Democrats Push Bill Expanding Research Funding as Chinese Communist Party Steals Secrets from U.S. Universities

The flag of China flies behind a security camera over the Chinese Consulate in San Francisco, Thursday, July 23, 2020. The Chinese consulate in San Francisco is harboring a Chinese researcher who the FBI says lied about her military background. (AP Photo/Jeff Chiu)
AP Photo/Jeff Chiu

Democrats introduced a bill on Wednesday to increase funding for semiconductor research to institutions vulnerable to Chinese espionage, an attempt to regain momentum after the failure of the “Build Back Better” agenda.

The bill, dubbed the America COMPETES Act, is designed to fund high-tech research at academic institutions focused on the semiconductor industry.

The United States and Communist China both rely on Taiwan for manufacturing semiconductors. The independent nation near China manufactures 92 percent of the world’s semiconductors that Silicon Valley utilizes for American innovation.

Democrats on Tuesday claimed the COMPETES Act will “turbocharge our research capacity to lead the technologies of the future, and advance our global competitiveness, while supporting strong labor standards and human rights, among other key provisions.”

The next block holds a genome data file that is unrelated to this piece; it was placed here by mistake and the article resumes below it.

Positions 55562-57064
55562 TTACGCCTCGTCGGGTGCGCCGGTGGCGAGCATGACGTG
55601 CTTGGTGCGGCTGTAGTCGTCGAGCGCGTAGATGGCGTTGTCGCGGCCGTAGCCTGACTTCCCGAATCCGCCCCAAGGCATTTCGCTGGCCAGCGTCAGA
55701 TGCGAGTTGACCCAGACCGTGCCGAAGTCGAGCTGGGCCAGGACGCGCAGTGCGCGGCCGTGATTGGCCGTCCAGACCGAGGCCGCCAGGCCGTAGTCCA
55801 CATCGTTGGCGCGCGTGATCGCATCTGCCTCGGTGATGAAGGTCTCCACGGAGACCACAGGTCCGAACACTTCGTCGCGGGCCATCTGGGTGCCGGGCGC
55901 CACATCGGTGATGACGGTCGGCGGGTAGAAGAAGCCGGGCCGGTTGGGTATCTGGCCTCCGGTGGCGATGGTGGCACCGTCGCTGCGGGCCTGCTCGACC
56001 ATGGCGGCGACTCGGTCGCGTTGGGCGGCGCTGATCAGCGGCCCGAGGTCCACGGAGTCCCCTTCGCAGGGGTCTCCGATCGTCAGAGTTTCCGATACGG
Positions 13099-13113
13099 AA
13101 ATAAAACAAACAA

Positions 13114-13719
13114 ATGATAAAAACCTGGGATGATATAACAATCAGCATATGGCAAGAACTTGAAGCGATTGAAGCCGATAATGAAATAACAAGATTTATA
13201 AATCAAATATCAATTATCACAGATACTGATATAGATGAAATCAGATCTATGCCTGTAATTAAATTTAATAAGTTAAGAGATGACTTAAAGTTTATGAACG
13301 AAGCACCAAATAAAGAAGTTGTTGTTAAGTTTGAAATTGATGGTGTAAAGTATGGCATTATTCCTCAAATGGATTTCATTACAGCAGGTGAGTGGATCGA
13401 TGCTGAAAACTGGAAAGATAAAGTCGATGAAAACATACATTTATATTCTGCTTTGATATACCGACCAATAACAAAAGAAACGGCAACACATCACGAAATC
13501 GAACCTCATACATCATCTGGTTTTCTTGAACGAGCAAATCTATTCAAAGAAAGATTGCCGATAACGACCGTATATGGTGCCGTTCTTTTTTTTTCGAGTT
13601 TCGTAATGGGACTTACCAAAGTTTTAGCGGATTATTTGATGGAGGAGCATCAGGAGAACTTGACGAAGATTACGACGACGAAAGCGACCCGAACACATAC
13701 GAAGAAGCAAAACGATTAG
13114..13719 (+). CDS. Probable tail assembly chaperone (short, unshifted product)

In section 10111 of the bill, it states the legislation will support the “development of universities’ workforces that foster collaboration between K-12 students, university students, early-career researchers, faculty, and national laboratories.”

Critics of the legislation believe it lacks safeguards against Chinese espionage. “President Biden is telling U.S. research centers, corporations, and colleges not to worry about Chinese espionage,” Vice Chairman of the Select Committee on Intelligence Marco Rubio stated after the release of the bill.

“The Chinese Communist Party sees this, and it emboldens them to do even more. Steal more secrets. Steal more technology. Steal more American jobs,” Rubio added. “This dangerous behavior jeopardizes our national security.”